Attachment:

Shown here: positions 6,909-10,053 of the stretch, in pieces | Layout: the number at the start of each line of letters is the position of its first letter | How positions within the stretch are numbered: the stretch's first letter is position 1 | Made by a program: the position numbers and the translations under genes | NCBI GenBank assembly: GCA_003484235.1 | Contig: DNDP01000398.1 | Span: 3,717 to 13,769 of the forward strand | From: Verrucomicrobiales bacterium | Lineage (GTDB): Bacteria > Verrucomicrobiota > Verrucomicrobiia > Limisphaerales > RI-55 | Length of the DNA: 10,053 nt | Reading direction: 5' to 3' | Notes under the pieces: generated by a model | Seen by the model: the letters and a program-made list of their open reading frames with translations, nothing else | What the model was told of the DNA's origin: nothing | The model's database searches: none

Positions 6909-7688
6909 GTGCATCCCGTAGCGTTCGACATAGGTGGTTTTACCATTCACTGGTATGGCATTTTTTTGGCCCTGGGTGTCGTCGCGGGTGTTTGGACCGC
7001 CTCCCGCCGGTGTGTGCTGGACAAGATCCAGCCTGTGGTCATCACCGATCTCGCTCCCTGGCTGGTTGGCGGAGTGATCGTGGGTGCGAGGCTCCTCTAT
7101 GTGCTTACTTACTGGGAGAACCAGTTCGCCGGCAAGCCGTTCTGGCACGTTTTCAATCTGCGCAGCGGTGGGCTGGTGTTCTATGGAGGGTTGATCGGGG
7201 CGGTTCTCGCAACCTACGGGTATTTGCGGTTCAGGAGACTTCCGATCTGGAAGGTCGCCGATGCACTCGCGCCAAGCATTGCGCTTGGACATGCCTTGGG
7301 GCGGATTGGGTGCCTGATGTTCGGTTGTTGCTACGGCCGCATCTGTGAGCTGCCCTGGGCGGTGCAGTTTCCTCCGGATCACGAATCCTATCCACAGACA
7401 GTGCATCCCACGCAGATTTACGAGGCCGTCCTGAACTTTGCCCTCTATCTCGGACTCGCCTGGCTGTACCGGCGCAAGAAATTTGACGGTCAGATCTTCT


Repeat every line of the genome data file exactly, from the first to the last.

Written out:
Shown here: positions 6,909-10,053 of the stretch, in pieces | Layout: the number at the start of each line of letters is the position of its first letter | How positions within the stretch are numbered: the stretch's first letter is position 1 | Made by a program: the position numbers and the translations under genes | NCBI GenBank assembly: GCA_003484235.1 | Contig: DNDP01000398.1 | Span: 3,717 to 13,769 of the forward strand | From: Verrucomicrobiales bacterium | Lineage (GTDB): Bacteria > Verrucomicrobiota > Verrucomicrobiia > Limisphaerales > RI-55 | Length of the DNA: 10,053 nt | Reading direction: 5' to 3' | Notes under the pieces: generated by a model | Seen by the model: the letters and a program-made list of their open reading frames with translations, nothing else | What the model was told of the DNA's origin: nothing | The model's database searches: none

Positions 6909-7688
6909 GTGCATCCCGTAGCGTTCGACATAGGTGGTTTTACCATTCACTGGTATGGCATTTTTTTGGCCCTGGGTGTCGTCGCGGGTGTTTGGACCGC
7001 CTCCCGCCGGTGTGTGCTGGACAAGATCCAGCCTGTGGTCATCACCGATCTCGCTCCCTGGCTGGTTGGCGGAGTGATCGTGGGTGCGAGGCTCCTCTAT
7101 GTGCTTACTTACTGGGAGAACCAGTTCGCCGGCAAGCCGTTCTGGCACGTTTTCAATCTGCGCAGCGGTGGGCTGGTGTTCTATGGAGGGTTGATCGGGG
7201 CGGTTCTCGCAACCTACGGGTATTTGCGGTTCAGGAGACTTCCGATCTGGAAGGTCGCCGATGCACTCGCGCCAAGCATTGCGCTTGGACATGCCTTGGG
7301 GCGGATTGGGTGCCTGATGTTCGGTTGTTGCTACGGCCGCATCTGTGAGCTGCCCTGGGCGGTGCAGTTTCCTCCGGATCACGAATCCTATCCACAGACA
7401 GTGCATCCCACGCAGATTTACGAGGCCGTCCTGAACTTTGCCCTCTATCTCGGACTCGCCTGGCTGTACCGGCGCAAGAAATTTGACGGTCAGATCTTCT